A couple of people have asked me why I have said nothing about the forthcoming General Election as yet. What can I say? We are all being subjected to a daily diet of lies, counter lies, empty promises and a barrage of earnest-sounding Twonks appearing on the idiot box and explaining how they intend to feed the five thousand with a few loaves and fishes.
I m sorry but I regard it all as a load of garbage and beneath commenting on at the moment. Let’s see – God help us – what happens on the twelfth of December.
One thing I do rant about fairly frequently is the abject state of the criminal justice system in this country and I would feel happier about the forthcoming election if our political clowns would promise to do something about that. They won’t, but one case this week made me shake my head in vaguely amused bewilderment. If it wasn’t so costly in time and money while serious crimes and misdemeanours go unpunished, it would be laughable – and we are nowhere near the first of April..
Let me explain the circumstances briefly: last September, Samantha Mead was travelling on an early morning train from Chelmsford in Essex, to London. She is said to have pulled a ‘bad face’ at the smell released when fellow passenger Erika Stoter opened her Tupperware container to eat the boiled eggs it contained.
Okay, we have all experienced that sort of thing from time to time on public transport but this one gets worse. Ms Stoter (she with the eggs) said Ms Mead moved towards her ‘quickly and aggressively’ and leaned into her face, reportedly saying: ‘You are disgusting’, and telling her to ‘be careful.’ At this, Ms Stoter replied: ‘Don’t you think you are quite old to be doing these kind of things?’
That should surely have been an end to it — an unpleasant but harmless clash between two stroppy commuters. But no. Ms Stoter was ‘so upset’ by Ms Mead that she marched in to the nearest police station to inform the Plod that she had been made to feel ‘intimidated and vulnerable’ by what had happened. She suggested that because she was born in Brazil, there was perhaps a racial element to Mead’s criticism of her egg-munching. Aha! That must have made the cops sit up. Specifically, it was alleged that Ms Mead called Ms Stoter ‘disgusting’ — not her breakfast. Now could that possibly be a hint of racism?
In the days when common sense was the norm among cops, before political correctness overtook us all, things would have gone rather differently? Any old fashioned desk sergeant would have first clarified that no lasting harm had been done, and then said: ‘Oh dear, Madam, sorry to hear that. But never mind, worse things happen at sea,’ and sent her on her way.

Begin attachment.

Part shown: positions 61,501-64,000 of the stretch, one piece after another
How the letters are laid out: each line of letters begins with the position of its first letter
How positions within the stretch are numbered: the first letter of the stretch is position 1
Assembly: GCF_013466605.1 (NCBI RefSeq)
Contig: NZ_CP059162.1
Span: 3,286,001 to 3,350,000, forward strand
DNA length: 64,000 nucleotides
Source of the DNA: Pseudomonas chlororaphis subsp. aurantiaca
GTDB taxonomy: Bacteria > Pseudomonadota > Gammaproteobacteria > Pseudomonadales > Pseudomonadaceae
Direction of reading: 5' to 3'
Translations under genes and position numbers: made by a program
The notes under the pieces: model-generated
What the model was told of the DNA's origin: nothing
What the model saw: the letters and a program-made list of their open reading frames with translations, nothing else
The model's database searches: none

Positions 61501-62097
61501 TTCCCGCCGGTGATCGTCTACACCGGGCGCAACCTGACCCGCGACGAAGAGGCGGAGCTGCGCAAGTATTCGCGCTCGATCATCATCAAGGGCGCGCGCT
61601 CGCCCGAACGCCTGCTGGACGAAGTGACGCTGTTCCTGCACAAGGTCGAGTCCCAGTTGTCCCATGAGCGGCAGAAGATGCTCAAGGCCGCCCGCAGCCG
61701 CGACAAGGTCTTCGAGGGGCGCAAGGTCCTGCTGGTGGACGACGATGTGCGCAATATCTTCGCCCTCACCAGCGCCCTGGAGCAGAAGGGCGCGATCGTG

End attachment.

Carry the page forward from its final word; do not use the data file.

Today, with people in a perpetual state of outrage, that approach is simply not good enough. This week, more than a year later, Mead was found guilty of intentionally causing harassment, alarm or distress following a trial at Blackfriars Crown Court. She was fined £750 and also ordered to pay £750 in compensation, but she was cleared of a racially aggravated public order offence.
Why oh why did a minor squabble like this even get to court, let alone the Crown Court – and at tax payers’ expense? Crown Court has always been a court for offences that are extremely serious, not an argument over ruddy boiled eggs.
Blackfriars Crown Court, for example, has recently heard cases including prosecutions for sexual assault, firearms possession — specifically, carrying a loaded gun on the London Underground — and slavery. We can also compare this preposterous waste of time over a petty and rather pathetic argument on a train with those which never make it to court at all.
Because this is just the latest example of a criminal justice system that is absolutely broken and a disgrace to the entire country.
Only last year an official report found that two in three burglaries are not investigated, while in some areas, nine cases out of ten are closed with police taking no action at all. The police no longer bother prosecuting for cannabis possession, and, as many experts predicted would happen, this tolerance has proved a slippery slope.
At least four British police forces have now said that even possession of the hardest drugs, like heroin and cocaine, will be treated the same way and not prosecuted. And that’s before we even come to the epidemic of knife crime in London and the scourge of ‘county lines’ drug gangs.
Perhaps the police don’t have the manpower to enforce the laws anymore, thanks to all the ‘funding cuts’ that they never stop bleating about. Then again, they aren’t short of staff for their exciting new ‘national online hate crime hub,’ which monitors social media for inappropriate material.
And, of course, they are always have time to be photographed skateboarding with Extinction Rebellion protesters, attending gay pride marches and dancing in the streets at the Notting Hill Carnival. That must be pretty time-consuming damnit!
In which case, it does seem odd they pressed ahead with the Case Of The Smelly Eggs. If only our police forces would divert their resources away from investigating risible arguments on trains, and instead focus on tackling real crime, they would surely find it a better use of their time and it would help restore public trust in the law.
The police and criminal justice system need to learn some perspective and do their jobs accordingly. The political buffoons currently promising us the world should ensure that they do.